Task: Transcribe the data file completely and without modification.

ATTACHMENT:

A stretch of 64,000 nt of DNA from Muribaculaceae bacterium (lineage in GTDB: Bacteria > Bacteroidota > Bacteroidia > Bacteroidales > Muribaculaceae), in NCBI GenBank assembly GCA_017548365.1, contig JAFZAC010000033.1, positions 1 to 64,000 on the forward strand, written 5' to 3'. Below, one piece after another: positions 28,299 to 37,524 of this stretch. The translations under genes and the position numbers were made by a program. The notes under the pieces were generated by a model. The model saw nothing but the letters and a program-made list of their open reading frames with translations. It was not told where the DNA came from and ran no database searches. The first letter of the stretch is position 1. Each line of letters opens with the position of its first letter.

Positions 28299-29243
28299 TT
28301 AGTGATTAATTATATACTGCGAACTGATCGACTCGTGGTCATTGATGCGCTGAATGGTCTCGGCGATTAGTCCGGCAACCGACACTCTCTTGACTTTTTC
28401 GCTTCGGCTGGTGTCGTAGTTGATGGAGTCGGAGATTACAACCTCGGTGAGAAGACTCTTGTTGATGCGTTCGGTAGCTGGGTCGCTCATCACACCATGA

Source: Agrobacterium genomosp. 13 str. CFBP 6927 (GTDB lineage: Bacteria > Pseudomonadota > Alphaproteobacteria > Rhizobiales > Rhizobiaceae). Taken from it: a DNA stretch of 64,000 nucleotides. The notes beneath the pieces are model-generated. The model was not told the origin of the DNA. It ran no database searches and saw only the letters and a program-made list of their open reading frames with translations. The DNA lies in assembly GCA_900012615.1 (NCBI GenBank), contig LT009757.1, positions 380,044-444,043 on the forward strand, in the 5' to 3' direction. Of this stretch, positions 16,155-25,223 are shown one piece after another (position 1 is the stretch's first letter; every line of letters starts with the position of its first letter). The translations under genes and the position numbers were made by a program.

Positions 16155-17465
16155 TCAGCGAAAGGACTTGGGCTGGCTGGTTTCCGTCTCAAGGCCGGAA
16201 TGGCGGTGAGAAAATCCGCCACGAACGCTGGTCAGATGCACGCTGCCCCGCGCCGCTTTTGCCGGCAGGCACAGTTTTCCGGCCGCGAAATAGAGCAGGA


A stretch of 64,000 nt of DNA from Muribaculaceae bacterium (lineage in GTDB: Bacteria > Bacteroidota > Bacteroidia > Bacteroidales > Muribaculaceae), in NCBI GenBank assembly GCA_017548365.1, contig JAFZAC010000033.1, positions 1 to 64,000 on the forward strand, written 5' to 3'. Below, one piece after another: positions 28,299 to 37,524 of this stretch. The translations under genes and the position numbers were made by a program. The notes under the pieces were generated by a model. The model saw nothing but the letters and a program-made list of their open reading frames with translations. It was not told where the DNA came from and ran no database searches. The first letter of the stretch is position 1. Each line of letters opens with the position of its first letter.

Positions 28299-29243
28299 TT
28301 AGTGATTAATTATATACTGCGAACTGATCGACTCGTGGTCATTGATGCGCTGAATGGTCTCGGCGATTAGTCCGGCAACCGACACTCTCTTGACTTTTTC
28401 GCTTCGGCTGGTGTCGTAGTTGATGGAGTCGGAGATTACAACCTCGGTGAGAAGACTCTTGTTGATGCGTTCGGTAGCTGGGTCGCTCATCACACCATGA

Source: Agrobacterium genomosp. 13 str. CFBP 6927 (GTDB lineage: Bacteria > Pseudomonadota > Alphaproteobacteria > Rhizobiales > Rhizobiaceae). Taken from it: a DNA stretch of 64,000 nucleotides. The notes beneath the pieces are model-generated. The model was not told the origin of the DNA. It ran no database searches and saw only the letters and a program-made list of their open reading frames with translations. The DNA lies in assembly GCA_900012615.1 (NCBI GenBank), contig LT009757.1, positions 380,044-444,043 on the forward strand, in the 5' to 3' direction. Of this stretch, positions 16,155-25,223 are shown one piece after another (position 1 is the stretch's first letter; every line of letters starts with the position of its first letter). The translations under genes and the position numbers were made by a program.

Positions 16155-17465
16155 TCAGCGAAAGGACTTGGGCTGGCTGGTTTCCGTCTCAAGGCCGGAA
16201 TGGCGGTGAGAAAATCCGCCACGAACGCTGGTCAGATGCACGCTGCCCCGCGCCGCTTTTGCCGGCAGGCACAGTTTTCCGGCCGCGAAATAGAGCAGGA